A recent change in how the state sentences people convicted of crimes has led Inyo County to release five inmates this week.
The new sentencing laws for certain non-violent felonies and misdemeanors went into effect on Monday, January 25th, according to Inyo Sheriff Bill Lutze. On Tuesday, five inmates were released before their original sentences were served. Under the new rules, time off of a sentence for good behavior or work credit has increased, which will lead to early releases for some inmates.
At the same time that some inmates see an early release there are other changes coming that could lead to over crowded county jails. Mono Sheriff Rick Scholl explained that the new guidelines apply to what he calls, wobbler, crimes that can be either charged as felony or a misdemeanor. Many of these felonies will now become misdemeanors. The misdemeanors are not punishable by state prison and could lead to more inmates in county jails. This will impact Inyo and Mono, Scholl says.
Inyo Lt. Randy Geiger explained that a further change in parole violations is also likely to increase the population in the county jails, as parole violators are expected to serve time in county jails rather than go back to prison. With no additional money to pay for the expected addition of county inmates, Sheriff Lutze says that the state has left the financial burden on the counties.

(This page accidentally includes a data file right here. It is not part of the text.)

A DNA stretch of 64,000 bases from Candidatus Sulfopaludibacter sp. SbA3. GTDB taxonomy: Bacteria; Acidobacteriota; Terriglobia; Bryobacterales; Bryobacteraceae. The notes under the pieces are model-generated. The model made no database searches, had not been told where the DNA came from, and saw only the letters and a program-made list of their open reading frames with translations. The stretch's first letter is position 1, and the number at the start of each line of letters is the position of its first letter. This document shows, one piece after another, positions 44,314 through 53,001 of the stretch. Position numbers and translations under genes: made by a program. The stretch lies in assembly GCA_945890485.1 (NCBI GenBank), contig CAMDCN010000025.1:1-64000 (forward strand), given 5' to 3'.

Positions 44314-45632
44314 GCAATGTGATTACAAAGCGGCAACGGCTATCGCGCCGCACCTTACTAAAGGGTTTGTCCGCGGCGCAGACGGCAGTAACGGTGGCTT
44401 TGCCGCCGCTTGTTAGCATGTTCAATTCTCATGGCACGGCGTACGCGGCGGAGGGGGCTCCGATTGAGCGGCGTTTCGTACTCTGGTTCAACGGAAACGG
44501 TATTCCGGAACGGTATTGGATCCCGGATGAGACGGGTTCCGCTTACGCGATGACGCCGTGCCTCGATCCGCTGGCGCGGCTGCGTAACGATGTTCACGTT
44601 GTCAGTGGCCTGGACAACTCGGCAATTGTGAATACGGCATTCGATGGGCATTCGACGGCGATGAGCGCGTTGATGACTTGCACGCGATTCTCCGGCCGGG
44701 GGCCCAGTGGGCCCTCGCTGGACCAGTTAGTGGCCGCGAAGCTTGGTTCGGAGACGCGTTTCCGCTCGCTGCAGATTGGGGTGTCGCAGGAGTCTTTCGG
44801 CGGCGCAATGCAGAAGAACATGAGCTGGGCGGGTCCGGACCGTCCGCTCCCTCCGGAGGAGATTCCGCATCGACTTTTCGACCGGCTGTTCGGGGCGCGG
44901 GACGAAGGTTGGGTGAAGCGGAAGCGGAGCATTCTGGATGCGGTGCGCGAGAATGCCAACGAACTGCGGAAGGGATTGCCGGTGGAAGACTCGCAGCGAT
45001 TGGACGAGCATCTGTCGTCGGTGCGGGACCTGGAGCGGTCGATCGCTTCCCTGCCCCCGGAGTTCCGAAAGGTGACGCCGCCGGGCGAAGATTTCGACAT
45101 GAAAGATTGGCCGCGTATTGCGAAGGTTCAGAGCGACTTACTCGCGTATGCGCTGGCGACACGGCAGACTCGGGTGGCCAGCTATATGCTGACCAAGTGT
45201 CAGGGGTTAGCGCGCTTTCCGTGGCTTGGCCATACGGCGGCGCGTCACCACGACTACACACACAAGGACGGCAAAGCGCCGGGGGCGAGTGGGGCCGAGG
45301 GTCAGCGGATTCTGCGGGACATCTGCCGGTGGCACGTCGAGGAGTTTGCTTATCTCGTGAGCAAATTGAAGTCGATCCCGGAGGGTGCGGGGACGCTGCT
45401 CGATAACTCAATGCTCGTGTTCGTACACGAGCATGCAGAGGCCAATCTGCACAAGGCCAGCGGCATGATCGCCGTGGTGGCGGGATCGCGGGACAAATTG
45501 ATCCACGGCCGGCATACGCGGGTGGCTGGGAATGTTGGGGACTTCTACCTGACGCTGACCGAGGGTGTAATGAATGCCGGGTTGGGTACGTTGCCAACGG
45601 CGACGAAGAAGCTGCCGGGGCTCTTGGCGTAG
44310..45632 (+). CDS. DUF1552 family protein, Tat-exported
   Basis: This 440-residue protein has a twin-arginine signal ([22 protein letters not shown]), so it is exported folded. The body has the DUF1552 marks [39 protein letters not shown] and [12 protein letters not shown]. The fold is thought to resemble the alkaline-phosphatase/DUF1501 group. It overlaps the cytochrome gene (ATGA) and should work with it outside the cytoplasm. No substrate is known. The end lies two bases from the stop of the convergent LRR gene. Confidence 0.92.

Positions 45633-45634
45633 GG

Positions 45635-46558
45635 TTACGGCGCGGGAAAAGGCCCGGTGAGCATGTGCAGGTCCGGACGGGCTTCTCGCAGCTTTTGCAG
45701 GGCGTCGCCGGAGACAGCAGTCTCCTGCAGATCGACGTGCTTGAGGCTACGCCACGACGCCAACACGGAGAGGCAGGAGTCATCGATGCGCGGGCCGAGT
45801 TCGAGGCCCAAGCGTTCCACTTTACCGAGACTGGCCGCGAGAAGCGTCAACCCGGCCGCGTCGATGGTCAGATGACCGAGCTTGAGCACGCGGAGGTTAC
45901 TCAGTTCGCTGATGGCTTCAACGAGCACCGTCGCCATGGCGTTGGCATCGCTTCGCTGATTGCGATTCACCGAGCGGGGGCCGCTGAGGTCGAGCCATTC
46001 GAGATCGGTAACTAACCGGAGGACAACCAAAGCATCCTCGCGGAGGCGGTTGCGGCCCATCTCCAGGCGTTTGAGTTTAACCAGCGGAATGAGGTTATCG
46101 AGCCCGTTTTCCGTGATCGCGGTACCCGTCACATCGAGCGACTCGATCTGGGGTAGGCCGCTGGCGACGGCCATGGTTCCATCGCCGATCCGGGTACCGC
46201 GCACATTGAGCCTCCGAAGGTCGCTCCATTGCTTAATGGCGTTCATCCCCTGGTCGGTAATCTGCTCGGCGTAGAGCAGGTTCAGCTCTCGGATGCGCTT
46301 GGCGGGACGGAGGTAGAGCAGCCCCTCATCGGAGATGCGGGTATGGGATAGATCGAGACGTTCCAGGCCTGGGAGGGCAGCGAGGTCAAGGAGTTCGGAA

As these changes work their way through the system, officials have also noted the potential impacts of a court case that could result in the release of 40-50,000 state inmates.
Last year a three-judge panel ruled in favor of California State Prison inmates that argued that prisoners do not receive adequate health care because of overcrowding. The ruling requires the release of 40,000 to 56,000 prisoners.
The State of California had appealed the ruling to the Supreme Court which decided not to hear the case on the 19th of January, but the legal wrangling continues. Sheriff Lutze says that this potential prisoner release, is not necessarily a done deal, adding that the Supreme Court may revisit the issue in June or July.